Rather, if Gamism is about exploration for the sake of challenges, and Simulation is about exploration for exploration's sake, I argue that Narrativism is exploration for the sake of emotional and moral revelation and catharsis.  One plays Narravisitically to find out more about one's self.    It involves exploring and addressing a Premise in such a way that difficult topics and ideas are floated, and forces difficult thought.  That is the payout of Narrativist play, a shared, deep, intense, possibly spiritual experience.


My 2 cents is slightly different.  My assumption is the best thing about palying a game is making game-significant decisions.  If you arent doing that, then you arent playing a game.  My model of RPG games focusses on the types of decisions the game is offering a player.  For Gamist players, those decisions are strategic (mostly during character creation) and tactical (mostly during play).  For narrativist players those decisions are  'character-based' for lack of a better term.  For simulationist players, Im not sure.  Roleplaying taps into a child-like imaginary play thing that we all did as kids.  And enjoyment of that state isnt really a 'game' as I use the term.  Its more like an experience.  Players who label themselves immersionists are hardcore in that regard, and I think they most desire a state of 'flow' in their imaginary play experience.  I tend to think that games labelled as simualtionist dont really have a firm type of decision they offer offer the player, being more of a semi-random grab bag of historical RPG mechanics.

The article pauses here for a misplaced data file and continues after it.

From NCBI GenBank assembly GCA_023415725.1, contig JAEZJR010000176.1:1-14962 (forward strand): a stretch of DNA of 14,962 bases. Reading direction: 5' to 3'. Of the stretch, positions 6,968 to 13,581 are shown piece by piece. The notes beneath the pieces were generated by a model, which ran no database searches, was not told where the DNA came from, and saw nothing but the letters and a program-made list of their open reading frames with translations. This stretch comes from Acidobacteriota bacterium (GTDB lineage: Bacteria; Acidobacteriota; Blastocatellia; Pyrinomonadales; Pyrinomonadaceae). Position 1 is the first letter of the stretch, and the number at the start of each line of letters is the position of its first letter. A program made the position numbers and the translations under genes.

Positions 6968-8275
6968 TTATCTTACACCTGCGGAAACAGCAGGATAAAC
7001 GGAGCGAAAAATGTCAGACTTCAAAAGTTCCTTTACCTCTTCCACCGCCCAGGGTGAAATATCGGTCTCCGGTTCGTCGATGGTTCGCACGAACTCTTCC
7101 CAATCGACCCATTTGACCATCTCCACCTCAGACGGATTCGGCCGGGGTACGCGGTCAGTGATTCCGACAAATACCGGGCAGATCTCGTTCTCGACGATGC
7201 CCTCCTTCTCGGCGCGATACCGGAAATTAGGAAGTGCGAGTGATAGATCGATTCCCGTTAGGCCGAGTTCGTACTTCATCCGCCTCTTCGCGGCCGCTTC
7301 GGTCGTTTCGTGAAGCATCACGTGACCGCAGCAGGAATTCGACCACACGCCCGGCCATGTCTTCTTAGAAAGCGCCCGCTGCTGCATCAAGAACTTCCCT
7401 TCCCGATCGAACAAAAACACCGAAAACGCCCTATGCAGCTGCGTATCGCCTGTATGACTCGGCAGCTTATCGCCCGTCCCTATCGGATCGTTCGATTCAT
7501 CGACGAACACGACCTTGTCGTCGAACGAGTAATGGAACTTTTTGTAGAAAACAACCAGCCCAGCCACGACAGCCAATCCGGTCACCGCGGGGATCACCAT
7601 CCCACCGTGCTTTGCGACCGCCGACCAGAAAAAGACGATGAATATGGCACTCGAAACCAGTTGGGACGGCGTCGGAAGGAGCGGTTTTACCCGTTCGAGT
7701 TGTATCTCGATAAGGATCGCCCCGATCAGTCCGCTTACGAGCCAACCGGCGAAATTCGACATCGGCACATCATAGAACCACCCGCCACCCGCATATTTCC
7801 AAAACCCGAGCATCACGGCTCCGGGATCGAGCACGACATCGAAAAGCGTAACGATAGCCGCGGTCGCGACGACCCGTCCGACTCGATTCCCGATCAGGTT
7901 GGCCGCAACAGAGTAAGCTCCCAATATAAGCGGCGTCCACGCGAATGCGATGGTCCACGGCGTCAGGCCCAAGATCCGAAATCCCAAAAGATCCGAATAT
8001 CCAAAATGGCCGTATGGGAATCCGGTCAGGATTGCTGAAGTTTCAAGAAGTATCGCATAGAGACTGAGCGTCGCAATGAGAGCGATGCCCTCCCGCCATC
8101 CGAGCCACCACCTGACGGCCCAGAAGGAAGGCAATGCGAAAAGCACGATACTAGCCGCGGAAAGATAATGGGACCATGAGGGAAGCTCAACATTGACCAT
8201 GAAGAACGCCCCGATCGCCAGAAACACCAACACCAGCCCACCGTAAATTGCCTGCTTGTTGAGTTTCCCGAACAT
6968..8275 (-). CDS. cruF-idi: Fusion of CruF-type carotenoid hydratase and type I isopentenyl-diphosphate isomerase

So my triad breaks down to players who prioritise strategic+tacitcal decisions, players who prioritise character-based decisions and those who prioritise imaginary play and flow.